King John used York Castle extensively during his reign, using the keep as his personal quarters for his own security. During this period, the first records of the use of the castle as a jail appeared, with references to prisoners taken during John's Irish campaigns being held at York Castle. By the 13th century there was a well-established system of castle-guards in place, under which various lands around York were granted in return for the provision of knights and crossbowmen to assist in protecting the castle. Henry III also made extensive use of the castle, but during his visit at Christmas 1228 a gale destroyed the wooden keep on the motte. The keep was apparently not repaired, and a building for the king's use was built in the bailey instead. In 1244, when the Scots threatened to invade England, King Henry III visited the castle and ordered it to be rebuilt in white limestone, at a cost of about £2,600. The work was carried out between 1245 and 1270, and included the construction of a towered curtain wall, a gatehouse of considerable size with two large towers, two smaller gatehouses, a small watergate, a small gateway into the city, a chapel, and a new stone keep, first known as the King's, later Clifford's, Tower. Henry III extended the castle's role as a jail for holding a wide range of prisoners. The sheriff was responsible for the jail at this time, and his deputy usually took the role of a full-time jailer. Up to three hundred and ten prisoners were held in the castle at any one time. The conditions in which prisoners were held were "appalling", and led to the widespread loss of life amongst detainees. Prison escapes were relatively common, and many of them, such as the break-out by 28 prisoners in 1298, were successful. When the Military Order of the Knights Templar was dissolved in England in 1307, York Castle was used to hold many of the arrested knights.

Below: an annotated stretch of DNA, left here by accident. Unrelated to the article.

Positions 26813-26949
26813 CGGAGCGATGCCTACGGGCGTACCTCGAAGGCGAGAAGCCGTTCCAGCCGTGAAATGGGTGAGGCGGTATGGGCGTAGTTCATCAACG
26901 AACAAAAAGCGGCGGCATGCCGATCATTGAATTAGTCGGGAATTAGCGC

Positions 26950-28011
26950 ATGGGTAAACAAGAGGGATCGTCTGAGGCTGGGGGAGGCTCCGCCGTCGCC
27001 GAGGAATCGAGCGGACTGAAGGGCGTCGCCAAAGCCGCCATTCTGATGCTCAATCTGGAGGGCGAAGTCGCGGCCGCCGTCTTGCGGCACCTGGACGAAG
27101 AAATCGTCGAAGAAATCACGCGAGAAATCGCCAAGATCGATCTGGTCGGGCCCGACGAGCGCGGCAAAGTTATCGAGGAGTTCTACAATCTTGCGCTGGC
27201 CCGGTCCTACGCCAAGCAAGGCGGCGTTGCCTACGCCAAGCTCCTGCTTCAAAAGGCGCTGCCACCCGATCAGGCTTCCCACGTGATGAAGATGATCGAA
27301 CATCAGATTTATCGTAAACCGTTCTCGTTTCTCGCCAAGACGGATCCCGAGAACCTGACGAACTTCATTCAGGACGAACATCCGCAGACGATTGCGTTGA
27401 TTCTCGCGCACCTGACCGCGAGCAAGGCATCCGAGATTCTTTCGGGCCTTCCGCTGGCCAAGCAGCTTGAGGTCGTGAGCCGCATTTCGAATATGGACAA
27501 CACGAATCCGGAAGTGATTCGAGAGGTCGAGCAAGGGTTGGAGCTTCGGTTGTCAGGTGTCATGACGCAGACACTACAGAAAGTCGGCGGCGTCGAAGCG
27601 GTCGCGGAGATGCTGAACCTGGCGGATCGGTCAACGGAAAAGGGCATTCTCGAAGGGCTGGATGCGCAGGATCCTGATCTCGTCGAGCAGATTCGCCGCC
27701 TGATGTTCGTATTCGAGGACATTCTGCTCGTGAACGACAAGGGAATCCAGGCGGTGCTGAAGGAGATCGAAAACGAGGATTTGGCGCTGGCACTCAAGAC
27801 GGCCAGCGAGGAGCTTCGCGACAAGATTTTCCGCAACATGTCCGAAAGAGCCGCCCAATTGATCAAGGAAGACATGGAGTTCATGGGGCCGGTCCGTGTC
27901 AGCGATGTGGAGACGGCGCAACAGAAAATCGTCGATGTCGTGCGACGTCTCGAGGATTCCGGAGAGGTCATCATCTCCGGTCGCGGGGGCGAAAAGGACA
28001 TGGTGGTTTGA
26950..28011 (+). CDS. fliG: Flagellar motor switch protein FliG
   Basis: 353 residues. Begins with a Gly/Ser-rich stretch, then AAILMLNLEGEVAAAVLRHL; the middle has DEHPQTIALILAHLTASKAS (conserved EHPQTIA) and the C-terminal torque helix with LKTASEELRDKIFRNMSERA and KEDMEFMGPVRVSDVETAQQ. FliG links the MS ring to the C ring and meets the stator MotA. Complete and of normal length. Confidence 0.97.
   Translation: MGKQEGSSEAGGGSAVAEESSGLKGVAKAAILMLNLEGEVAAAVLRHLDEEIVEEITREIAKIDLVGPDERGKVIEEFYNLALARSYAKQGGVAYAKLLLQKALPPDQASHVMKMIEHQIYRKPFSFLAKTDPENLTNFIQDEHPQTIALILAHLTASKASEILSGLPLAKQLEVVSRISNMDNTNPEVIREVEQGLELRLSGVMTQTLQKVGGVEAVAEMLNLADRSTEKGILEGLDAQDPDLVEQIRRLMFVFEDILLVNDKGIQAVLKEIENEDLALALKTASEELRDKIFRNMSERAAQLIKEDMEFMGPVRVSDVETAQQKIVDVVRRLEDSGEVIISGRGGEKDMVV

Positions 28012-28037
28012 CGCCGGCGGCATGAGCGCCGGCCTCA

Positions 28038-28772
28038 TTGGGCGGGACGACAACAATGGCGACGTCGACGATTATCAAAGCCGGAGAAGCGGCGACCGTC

By the reign of Henry VIII, the antiquary John Leland reported that the castle was in considerable disrepair; nonetheless the water defences remained intact, unlike those of many other castles of the period. As a result of the deterioration, Henry had to be advised that the king's councillors no longer had any official residence in which to stay and work when they were in York. The castle mint was shut down after the death of Edward VI in 1553, and the castle mills were given to a local charitable hospital in 1464. The hospital was then closed during the Reformation, and the mills passed into private ownership once again. The castle continued to be used as a jail, increasingly for local felons, and a location for political executions. By the 16th century it had become traditional to execute traitors by hanging them from the top of Clifford's Tower, rather than killing them at Micklegate Bar, the usual previous location for capital punishment in York. On St George's Day in 1684 at around 10 pm, an explosion in the magazine destroyed the interior of Clifford's Tower entirely. The official explanation was that the celebratory salute from the guns on the roof had set fire to parts of the woodwork, which later ignited the magazine. Most historians, however, believe the explosion was not accidental. At the time, it was common in the city to toast the potential demolition of the "Minced Pie", as the castle was known to locals; suspiciously, some members of the garrison had moved their personal belongings to safety just before the explosion, and no-one from the garrison was injured by the event. The heat of the fire turned the limestone of the tower to its current, slightly pink, colour. The now-ruined tower was returned fully to private ownership, eventually forming part of the lands of the neighbouring house and gardens belonging to Samuel Waud. By 1701, the conditions of the county jail had become scandalous and the decision was taken to redevelop the area occupied by the old bailey.